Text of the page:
Young people in Republic have higher levels of education, cross-Border study finds

Early school leaving is two to three times higher in Northern Ireland

Young people in the Republic have higher levels of educational attainment compared to Northern Ireland, according to a new cross-border study by the ESRI.

Young people in the Republic have higher levels of educational attainment compared to Northern Ireland, according to a new cross-border study by the ESRI.

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Young people in the Republic have higher levels of educational attainment compared to Northern Ireland, according to a new cross-Border study by the ESRI.

The report is the first study to systematically compare systems and outcomes in the two jurisdictions from primary to third level.

Among young people aged 25-34 years, there are greater levels of “high” educational attainment in the Republic (56 per cent) compared to the North (47 per cent).

High levels of education are defined as tertiary education, which includes college, university and vocational courses.

The Republic also has a significantly smaller proportion of “low” educational attainment among young people (7 per cent) compared to the North (18 per cent).

Low levels of education are defined as those who leave school with at most a lower secondary qualification.

While both systems face challenges in tackling disadvantage, educational inequality is more pronounced in the North.

For example, early school leaving is two to three times higher in Northern Ireland compared to the Republic and this gap has widened over time.

This is concerning because early school leavers are more likely to be out of work or in low wage and potentially insecure jobs later in life.

Academic selection

The research says it is likely that academic selection - the use of academic tests at age 11 to select high-performers who progress to grammar schools - in Northern Ireland schools is a contributory factor.

It says this has significant consequences for young people’s career and study choices and aspirations.

Non-grammar schools tend to have lower educational expectations, particularly for boys from disadvantaged backgrounds.

While the study did not explore difference by religion, it references comments from stakeholders who highlighted higher levels of under-achievement among working-class Protestant boys in Northern Ireland compared to Catholics.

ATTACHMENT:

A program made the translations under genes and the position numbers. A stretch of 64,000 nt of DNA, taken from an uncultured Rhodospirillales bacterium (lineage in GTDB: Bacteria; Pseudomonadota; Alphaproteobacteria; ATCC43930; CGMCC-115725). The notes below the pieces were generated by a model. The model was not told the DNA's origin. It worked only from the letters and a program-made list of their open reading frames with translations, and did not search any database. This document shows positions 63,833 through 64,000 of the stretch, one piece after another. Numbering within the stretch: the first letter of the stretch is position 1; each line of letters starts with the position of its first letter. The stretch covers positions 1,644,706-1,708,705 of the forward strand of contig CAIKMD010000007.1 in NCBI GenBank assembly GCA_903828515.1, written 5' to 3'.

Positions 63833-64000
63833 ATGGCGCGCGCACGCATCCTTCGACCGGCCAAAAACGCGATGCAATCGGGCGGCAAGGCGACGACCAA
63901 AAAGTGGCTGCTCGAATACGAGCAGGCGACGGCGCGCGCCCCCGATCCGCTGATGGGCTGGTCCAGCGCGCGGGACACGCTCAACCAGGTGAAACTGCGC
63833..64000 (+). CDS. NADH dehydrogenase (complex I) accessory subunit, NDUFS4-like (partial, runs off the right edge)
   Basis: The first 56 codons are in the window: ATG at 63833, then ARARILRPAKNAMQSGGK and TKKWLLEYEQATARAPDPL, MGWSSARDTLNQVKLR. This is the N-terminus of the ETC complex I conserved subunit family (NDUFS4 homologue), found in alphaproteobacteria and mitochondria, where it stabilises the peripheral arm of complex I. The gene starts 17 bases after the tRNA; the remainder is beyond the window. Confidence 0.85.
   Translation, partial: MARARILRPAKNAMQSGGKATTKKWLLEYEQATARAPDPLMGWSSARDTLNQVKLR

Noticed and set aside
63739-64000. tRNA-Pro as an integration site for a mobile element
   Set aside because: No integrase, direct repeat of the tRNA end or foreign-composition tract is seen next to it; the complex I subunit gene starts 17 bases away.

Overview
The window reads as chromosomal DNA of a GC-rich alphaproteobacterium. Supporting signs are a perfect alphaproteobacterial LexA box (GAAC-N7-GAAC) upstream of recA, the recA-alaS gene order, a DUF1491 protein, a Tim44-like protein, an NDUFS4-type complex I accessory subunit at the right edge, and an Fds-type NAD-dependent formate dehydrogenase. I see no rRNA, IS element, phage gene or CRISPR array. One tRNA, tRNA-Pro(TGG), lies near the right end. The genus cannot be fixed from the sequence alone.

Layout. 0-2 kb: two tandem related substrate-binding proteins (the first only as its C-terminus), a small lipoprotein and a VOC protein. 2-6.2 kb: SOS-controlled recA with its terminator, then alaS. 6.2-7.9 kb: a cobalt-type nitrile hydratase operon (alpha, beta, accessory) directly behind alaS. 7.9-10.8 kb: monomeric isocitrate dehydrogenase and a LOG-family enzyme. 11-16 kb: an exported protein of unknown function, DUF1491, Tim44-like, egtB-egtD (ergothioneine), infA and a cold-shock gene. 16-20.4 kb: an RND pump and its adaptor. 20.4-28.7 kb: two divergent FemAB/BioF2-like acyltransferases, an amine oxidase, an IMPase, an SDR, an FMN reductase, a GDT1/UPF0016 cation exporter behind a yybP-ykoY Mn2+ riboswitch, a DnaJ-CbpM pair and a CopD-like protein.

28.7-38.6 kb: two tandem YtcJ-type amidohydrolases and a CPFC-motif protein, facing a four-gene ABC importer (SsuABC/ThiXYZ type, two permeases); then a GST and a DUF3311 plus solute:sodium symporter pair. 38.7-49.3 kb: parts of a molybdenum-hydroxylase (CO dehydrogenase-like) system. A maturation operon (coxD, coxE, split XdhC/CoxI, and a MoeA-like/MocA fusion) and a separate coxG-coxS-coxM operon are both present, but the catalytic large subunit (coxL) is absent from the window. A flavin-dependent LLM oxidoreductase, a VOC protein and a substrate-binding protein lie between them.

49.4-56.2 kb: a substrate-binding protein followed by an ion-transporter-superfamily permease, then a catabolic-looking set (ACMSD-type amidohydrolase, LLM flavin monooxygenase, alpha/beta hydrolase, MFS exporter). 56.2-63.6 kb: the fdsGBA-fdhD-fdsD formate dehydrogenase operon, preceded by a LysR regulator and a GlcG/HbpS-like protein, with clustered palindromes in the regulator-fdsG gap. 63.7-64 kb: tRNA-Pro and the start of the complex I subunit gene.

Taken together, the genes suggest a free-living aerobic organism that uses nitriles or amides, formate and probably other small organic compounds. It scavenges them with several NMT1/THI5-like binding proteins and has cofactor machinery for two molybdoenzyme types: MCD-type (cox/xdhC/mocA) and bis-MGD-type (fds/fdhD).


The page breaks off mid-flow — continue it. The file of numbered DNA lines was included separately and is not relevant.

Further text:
In the Republic, the “success” of the Deis (Delivering Equality of Opportunity in Schools) programme in retaining students in education was cited as a positive development.

The overall proportion of graduates is similar in both jurisdictions.

Smaller proportion

However, Northern Ireland has a much smaller proportion who complete further education and training courses (10 per cent) compared to the Republic (30 per cent).

Further education was perceived as “second-best’ relative to higher education in both jurisdictions.

The study also notes that at all levels of qualification, wages are significantly higher south of the Border.

It says higher returns to education can incentivise individuals to invest in their education and may in part be driving the low levels of attainment in the North.

The study also highlights the “high stakes” nature of the assessment systems in both jurisdictions at second level.

Stakeholders raised concerns around whether the second level system was preparing students for exams rather than for the world of work and adult life.

The report, A North-South Comparison of Education and Training Systems: Lessons for Policy, was completed by ESRI researchers Emer Smyth, Anne Devlin, Adele Bergin and Seamus McGuinness

Dr Anne Devlin said while there are different structures and approaches, the two systems also have similarities and face many common challenges.

“Greater cooperation across the island would be beneficial in a range of areas but particularly in tackling educational disadvantage and promoting the inclusion of students with special educational needs,” she said.

Launching the report at an online event, Taoiseach Micheál Martin said the research yielded valuable evidence and could help the North and South learn from each other on education delivery and reform.

“I believe these need to be central concerns for how we work through the Good Friday Agreement in the time ahead,” he said.

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